Maxwell's rate limitation system is rather more intricate than the typical token bucket queue.  Maxwell gives the user the means to control many of the parameters that affect rate limitation.


Maxwell, the intelligent network emulator, rate limitation mechanism.

The rate limiter slows down transmission of packets so that they exit the opposite interface at a user specified effective bit rate. While no one packet is actually transmitted at the requested rate, the packets are spaced so that the time span encompassing two or more packets equals the requested bit rate.

The rate parameters control the transmission so that, on average, no more than the given rate in bits/second is transmitted out the opposite interface (note that a rate of zero disables rate impairment). When an Ethernet frame is received, only the bits in its data section are included in the rate computation; the frame preamble, header, FCS, and so on, are ignored. To accurately compute the packet delays, the number of overhead bits in the emulated outgoing link layer needs to be included in the rate computation. To calculate the number of such overhead bits, the following aspects of the emulated link layer must be provided: the minimum and maximum payload bit size and the average number of bits in the emulated link layer's headers and tails, if any. To emulate discards properly a value for the maximum emulated transmission queue length (in bits, not bytes) must be provided. Lastly, for highest fidelity the actual measured transmission rate between Maxwell and the final endpoint is entered in bits/second and actual measured transit delay is entered. Note that setting the actual rate to zero excludes both the actual rate and actual transit duration from the rate computations.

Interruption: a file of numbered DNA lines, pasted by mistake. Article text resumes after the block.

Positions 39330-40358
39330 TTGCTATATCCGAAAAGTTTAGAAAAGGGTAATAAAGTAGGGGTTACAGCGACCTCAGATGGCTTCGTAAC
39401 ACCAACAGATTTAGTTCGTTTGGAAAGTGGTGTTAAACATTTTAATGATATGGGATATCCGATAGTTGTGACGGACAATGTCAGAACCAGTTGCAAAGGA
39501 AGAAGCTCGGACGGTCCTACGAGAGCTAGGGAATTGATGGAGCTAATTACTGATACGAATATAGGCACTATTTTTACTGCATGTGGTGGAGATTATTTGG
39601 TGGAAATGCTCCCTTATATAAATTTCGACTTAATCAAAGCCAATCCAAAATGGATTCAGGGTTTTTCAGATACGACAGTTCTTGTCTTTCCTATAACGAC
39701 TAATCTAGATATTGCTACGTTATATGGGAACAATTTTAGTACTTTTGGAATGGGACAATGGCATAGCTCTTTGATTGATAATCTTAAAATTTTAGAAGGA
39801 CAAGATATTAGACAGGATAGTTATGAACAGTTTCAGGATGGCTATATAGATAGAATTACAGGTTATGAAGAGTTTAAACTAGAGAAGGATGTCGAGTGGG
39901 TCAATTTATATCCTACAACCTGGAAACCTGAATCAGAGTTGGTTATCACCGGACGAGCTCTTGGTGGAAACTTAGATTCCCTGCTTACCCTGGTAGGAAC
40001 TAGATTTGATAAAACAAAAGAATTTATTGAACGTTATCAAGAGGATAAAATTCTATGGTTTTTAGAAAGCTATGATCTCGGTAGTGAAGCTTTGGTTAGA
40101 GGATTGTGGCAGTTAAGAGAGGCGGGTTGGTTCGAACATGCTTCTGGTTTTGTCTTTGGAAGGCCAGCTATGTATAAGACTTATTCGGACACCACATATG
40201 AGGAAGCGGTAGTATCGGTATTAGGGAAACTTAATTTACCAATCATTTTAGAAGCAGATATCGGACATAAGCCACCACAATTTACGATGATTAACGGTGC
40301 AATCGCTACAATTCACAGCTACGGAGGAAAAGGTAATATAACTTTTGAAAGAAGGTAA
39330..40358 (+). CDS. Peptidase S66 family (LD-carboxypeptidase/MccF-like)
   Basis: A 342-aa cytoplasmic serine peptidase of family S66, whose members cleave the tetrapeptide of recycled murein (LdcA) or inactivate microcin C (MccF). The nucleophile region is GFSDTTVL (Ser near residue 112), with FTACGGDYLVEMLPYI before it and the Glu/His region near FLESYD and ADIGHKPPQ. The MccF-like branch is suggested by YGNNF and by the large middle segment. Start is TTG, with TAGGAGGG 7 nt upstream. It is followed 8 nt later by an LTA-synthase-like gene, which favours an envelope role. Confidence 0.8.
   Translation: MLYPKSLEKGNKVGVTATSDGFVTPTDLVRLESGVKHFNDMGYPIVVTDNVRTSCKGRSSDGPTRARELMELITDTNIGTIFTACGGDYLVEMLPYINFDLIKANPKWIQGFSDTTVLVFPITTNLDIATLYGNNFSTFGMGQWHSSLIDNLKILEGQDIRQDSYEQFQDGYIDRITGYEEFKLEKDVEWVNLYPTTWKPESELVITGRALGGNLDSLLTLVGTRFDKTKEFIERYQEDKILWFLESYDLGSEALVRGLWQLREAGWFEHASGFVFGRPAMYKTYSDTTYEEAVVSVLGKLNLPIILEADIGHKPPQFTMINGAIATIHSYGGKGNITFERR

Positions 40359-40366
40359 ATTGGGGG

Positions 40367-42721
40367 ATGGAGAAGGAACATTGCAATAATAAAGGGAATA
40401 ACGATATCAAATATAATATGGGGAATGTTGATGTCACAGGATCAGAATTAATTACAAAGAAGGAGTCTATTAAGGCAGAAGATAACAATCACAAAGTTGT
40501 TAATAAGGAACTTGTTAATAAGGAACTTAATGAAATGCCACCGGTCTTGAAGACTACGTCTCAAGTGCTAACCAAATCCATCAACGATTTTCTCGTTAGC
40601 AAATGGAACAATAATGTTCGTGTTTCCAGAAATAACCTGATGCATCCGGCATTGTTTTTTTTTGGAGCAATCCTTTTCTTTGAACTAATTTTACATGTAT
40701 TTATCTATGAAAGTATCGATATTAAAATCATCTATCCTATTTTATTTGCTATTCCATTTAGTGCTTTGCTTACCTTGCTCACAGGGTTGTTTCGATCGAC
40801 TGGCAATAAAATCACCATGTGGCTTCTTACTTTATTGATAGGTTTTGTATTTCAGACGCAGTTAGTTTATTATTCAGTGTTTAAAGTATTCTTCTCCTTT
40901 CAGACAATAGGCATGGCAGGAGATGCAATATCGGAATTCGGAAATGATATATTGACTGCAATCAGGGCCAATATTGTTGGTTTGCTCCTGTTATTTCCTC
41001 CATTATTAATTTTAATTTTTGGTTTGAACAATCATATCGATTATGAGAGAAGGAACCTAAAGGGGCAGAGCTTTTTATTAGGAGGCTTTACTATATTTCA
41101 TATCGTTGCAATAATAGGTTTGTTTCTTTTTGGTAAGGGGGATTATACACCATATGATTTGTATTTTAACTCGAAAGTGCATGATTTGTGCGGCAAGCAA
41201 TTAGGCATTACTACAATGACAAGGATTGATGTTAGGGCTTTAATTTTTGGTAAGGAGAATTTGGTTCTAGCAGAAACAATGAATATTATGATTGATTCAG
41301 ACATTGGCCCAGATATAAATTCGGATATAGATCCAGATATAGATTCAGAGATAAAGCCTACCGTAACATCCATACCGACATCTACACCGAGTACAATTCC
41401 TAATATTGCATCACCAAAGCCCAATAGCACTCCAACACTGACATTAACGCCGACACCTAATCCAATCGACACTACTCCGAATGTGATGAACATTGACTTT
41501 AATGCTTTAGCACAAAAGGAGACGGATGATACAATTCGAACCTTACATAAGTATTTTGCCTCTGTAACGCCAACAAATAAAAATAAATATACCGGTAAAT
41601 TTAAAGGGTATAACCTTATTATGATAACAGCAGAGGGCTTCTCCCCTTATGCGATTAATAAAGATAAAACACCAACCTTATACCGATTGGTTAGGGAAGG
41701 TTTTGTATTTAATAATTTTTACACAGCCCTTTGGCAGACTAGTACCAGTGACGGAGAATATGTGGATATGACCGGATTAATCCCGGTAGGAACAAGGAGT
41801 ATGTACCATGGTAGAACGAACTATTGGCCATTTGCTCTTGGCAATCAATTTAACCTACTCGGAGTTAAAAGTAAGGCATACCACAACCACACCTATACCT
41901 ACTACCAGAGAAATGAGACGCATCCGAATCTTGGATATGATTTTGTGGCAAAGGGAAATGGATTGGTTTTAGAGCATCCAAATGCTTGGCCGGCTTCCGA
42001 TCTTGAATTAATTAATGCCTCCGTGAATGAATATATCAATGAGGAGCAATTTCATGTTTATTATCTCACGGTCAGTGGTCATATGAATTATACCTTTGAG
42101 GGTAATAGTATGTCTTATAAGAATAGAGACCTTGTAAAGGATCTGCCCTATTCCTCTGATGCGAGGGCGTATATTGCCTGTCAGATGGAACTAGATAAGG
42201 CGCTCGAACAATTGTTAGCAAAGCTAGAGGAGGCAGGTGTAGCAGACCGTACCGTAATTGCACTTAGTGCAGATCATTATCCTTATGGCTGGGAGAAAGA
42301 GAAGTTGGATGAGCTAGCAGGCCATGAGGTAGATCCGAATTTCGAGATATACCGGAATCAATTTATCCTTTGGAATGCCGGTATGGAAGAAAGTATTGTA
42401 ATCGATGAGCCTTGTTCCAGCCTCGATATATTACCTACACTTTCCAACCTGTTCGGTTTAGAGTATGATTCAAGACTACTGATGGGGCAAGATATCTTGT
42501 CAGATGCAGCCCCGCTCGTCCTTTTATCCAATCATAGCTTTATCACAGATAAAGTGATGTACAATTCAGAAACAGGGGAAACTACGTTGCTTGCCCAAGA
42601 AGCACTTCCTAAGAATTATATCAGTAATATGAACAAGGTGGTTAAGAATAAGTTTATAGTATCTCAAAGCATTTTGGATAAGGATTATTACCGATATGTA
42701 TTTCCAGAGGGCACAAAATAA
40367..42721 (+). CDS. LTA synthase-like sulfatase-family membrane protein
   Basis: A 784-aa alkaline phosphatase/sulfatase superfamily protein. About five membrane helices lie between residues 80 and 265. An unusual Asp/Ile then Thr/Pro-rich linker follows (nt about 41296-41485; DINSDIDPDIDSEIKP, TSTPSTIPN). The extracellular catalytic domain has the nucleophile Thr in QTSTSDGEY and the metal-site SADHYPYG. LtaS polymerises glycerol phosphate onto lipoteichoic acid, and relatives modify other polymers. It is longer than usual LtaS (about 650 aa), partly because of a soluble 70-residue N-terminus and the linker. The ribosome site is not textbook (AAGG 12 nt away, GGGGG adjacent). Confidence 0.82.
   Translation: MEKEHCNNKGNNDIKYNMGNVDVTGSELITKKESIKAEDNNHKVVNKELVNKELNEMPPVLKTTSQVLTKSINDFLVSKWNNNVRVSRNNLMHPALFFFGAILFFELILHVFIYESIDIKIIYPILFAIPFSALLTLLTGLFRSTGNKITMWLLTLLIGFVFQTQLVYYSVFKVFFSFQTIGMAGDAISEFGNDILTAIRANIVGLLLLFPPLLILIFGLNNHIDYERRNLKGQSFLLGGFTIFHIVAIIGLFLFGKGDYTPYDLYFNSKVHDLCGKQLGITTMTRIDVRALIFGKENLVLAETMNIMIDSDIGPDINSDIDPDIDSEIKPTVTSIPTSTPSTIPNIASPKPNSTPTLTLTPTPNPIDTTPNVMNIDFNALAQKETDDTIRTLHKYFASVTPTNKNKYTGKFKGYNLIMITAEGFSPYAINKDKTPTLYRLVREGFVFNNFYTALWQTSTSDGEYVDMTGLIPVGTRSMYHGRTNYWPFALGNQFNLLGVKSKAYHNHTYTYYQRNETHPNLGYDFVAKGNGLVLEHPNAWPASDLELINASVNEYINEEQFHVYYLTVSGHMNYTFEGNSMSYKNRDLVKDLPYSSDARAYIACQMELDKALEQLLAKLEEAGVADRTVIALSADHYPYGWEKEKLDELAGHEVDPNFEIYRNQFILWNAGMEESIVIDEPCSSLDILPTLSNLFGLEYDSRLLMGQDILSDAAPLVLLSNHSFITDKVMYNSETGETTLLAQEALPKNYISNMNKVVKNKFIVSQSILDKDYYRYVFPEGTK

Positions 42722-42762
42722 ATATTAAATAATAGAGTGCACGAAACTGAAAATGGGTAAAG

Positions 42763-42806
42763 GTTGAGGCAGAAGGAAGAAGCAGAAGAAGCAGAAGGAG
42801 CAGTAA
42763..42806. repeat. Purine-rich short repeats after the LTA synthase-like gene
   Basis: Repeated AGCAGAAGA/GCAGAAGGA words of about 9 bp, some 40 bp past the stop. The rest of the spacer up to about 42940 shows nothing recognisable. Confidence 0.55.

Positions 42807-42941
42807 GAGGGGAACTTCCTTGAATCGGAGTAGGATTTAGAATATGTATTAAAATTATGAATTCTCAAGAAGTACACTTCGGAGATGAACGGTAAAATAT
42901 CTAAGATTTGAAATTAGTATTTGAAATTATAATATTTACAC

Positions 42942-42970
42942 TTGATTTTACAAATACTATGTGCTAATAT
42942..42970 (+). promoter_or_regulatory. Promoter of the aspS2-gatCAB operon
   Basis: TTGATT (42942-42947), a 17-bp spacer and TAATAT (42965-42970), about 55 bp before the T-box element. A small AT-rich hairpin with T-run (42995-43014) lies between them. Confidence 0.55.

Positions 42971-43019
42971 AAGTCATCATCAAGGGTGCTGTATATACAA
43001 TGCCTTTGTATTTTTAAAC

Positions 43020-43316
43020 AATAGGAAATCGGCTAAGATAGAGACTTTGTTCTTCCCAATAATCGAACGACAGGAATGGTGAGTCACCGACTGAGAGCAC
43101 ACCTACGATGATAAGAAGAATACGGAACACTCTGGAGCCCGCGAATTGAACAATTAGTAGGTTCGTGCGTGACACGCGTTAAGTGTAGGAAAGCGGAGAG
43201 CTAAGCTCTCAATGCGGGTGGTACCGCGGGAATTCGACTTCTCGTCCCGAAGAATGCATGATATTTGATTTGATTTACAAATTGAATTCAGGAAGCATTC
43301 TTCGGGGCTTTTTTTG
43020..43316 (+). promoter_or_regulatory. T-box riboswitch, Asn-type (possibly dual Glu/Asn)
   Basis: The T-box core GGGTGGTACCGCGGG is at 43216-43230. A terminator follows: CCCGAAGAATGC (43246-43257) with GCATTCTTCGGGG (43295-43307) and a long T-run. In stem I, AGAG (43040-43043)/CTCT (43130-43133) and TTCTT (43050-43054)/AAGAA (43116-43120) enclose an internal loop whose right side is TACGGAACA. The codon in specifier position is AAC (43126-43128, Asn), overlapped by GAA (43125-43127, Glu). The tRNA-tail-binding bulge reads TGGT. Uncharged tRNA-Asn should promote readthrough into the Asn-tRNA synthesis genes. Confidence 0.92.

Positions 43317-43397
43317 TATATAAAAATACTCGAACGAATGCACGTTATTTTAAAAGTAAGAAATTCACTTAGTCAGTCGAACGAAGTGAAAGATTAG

Note that actual rates are likely to be 10M, 100M, and 1000M bits/second. Typical actual transit delay through Maxwell for a packet is typically under 20 microseconds, though it can vary depending on any processing delay due to a loaded plugin. As an example, on a 100M Ethernet link the actual rate you would enter into the actual rate field is 100,000,000 and 0.00002 in the GUI (or 20 when using the Remote API) for actual delay.

PlugIn Impairments

Plugin based impairments are an extension to, but not part of, Maxwell's "Standard Impairments".  The effects of a plugin depend on which particular plugin (if any) is loaded.

A plugin is the last stop that a packet makes as it flows through Maxwell's impairment system; in other words, the standard impairments are all performed before a packet reaches the plugin.

Automation of the Standard Impairments


This technical note describes how to vary an impairment over a period of time with Maxwell, the intelligent network emulator.

For example, a user might want to emulate the effect of a tree that periodically is blown by the wind across a microwave network link.  Or one might want to emulate a slowly degrading path that, perhaps due to a routing change, suddenly becomes good.  (This latter scenario is useful when testing implementations of TCP congestion detection and recovery software.)


This screen shot shows an automation of a delay that causes increasingly more intense spikes of delay over an 8 second period and then repeats.

Maxwell's graphical user interface contains a very flexible tool that allows nearly every impairment parameter to be varied every tenth of a second over periods of time ranging from a 0.1 seconds to more than a week.

Any of the numeric fields in the standard impairments may be varied over time, whether the numeric field is a percentage, a time value itself, a rate, number of bits, or some other unit. You have a choice of three different ways of telling Maxwell how it should vary the parameter over time:

  • A simple pulse model that requires entry of 6 numbers. The value is changed over time by first holding at a user defined "baseline" value for a user defined period of time (the "lead time"), followed by a rise (or fall) to another value (the "target value") over another period of time (the "onset time"), remaining at the target value for a while (the "hang time") and ending by falling (or rising) to the original baseline value over a final period of time (the "fall time"). Several pulse shapes can be created this way, including triangle, saw-tooth, and square.